Zero-Min-Spin Technique

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Zero-Min-Spin Technique in Cataract Extraction[1]

Zero-Min-Spin Technique

Traditional teaching of cataract extraction with phacoemulsification emphasizes the value of turning the nucleus for techniques such as divide and conquer and chopping. The Zero to Minimal Spinning (Zero-Min-Spin) technique in this article highlights an extraction methodology which requires zero to minimal rotation of lens material and can be adapted to various chopping techniques.

Advantages of this technique relate to less iatrogenic zonular stress during lens extraction by phacoemulsification. This is especially relevant in cases with zonulopathy of various etiologies. Less zonular stress may also be beneficial when considering intraocular lens technologies such as accommodating, multifocal and toric lenses where symmetry of the capsular-zonular system may be critical to best function and long term viability.[2][3]

Pre-Operative Considerations

A blunt second hand chopper is best utilized for mild to moderate density nuclear sclerosis, whereas a sharper tipped chopper is beneficial when dealing with higher density nuclear sclerosis.

Ideally the keratome wound and paracentesis should be sufficiently spaced apart to allow for appropriate vector force application.

  • Wounds that are too close together lead to torque during the first chop.
  • At least 45 degrees of spacing is recommended.

Technique

  • After completion of the capsulorrhexis and hydrodissection, a central groove is sculpted and a hemi-nuclear division is created with a two handed technique.
  • Using the phaco hand-piece as a stabilizing force within the groove, the second hand instrument is accurately placed distally over the nucleus and under the anterior capsule.
  • The instrument is then brought in a slight downward Z direction and toward the phaco hand-piece creating 2 quadrants. (See Figure 1)
    Figure 1. The instrument is brought in a slight downward Z direction and toward the phaco hand-piece.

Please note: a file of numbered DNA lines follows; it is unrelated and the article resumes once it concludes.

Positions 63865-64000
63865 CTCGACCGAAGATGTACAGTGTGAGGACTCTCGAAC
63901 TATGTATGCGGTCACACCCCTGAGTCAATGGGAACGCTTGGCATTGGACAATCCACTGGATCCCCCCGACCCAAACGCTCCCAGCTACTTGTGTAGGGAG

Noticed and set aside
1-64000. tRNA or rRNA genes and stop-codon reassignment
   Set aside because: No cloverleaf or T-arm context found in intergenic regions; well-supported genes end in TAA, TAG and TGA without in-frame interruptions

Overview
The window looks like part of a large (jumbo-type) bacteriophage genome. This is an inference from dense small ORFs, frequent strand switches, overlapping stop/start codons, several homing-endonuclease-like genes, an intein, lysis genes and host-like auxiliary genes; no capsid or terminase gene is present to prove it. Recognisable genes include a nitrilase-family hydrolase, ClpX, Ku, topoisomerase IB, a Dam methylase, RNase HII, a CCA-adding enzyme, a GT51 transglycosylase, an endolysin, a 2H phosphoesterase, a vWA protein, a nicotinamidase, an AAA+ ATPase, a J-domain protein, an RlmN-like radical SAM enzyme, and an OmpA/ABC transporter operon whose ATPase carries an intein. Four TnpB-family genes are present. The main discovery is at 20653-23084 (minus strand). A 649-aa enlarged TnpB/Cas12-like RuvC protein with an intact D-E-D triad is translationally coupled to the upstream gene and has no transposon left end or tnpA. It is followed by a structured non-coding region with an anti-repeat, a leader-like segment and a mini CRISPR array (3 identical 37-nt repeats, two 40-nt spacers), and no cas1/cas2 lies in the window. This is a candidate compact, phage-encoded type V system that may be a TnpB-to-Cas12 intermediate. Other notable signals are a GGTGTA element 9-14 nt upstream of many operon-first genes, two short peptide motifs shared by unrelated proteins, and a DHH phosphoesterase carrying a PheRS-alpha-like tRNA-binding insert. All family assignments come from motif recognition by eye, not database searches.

• To avoid the need to spin the lens material, the second hand instrument is used to manually extract each of these quadrants to the safer supra-capsular space for emulsification.
  • Specific attention must be paid to keeping the second hand instrument under the anterior capsule when extracting pieces, otherwise inadvertent capsular-zonular damage will occur.
  • After removal of the first hemi-nucleus with phacoemulsification, the remaining hemi-nucleus already aligned for good access is drawn centrally engaging the phaco tip with slight pronation for better purchase.
  • The distal 30-40% of the hemi-nuclear segment is then horizontally chopped. (See Figure 2)
    Figure 2. The distal 30-40% of the hemi-nuclear segment is horizontally chopped.
  • This process is repeated as needed to remove the remaining nuclear fragment with minimal need for rotation.

Conclusions

The Zero-Min-Spin technique allows for safe, efficient lens disassembly and extraction during cataract surgery by phacoemulsification for moderate to dense lenses. This technique can be adopted at all levels of experience of cataract surgeons including residents and fellows in training.

References

  1. Nguyen, M, Lin, A, Jung, H. Zero-Min-Spin by Drs. Nguyen, Lin and Jung. Youtube. https://youtu.be/1lsbce_Qd10. Accessed August 19, 2018.
  2. Chang D. Phacoemulsification in High-Risk Cases. In Refractive Cataract Surgery and Multifocal IOLs. Thorofare, NJ: Slack Inc., 2000:123–136.
  3. Hasanee K, Butler M, Ahmed K. Capsular Tension Rings and Related Devices: Current Concepts. Curr Opin Ophthalmol. 2006;17(1):31–41.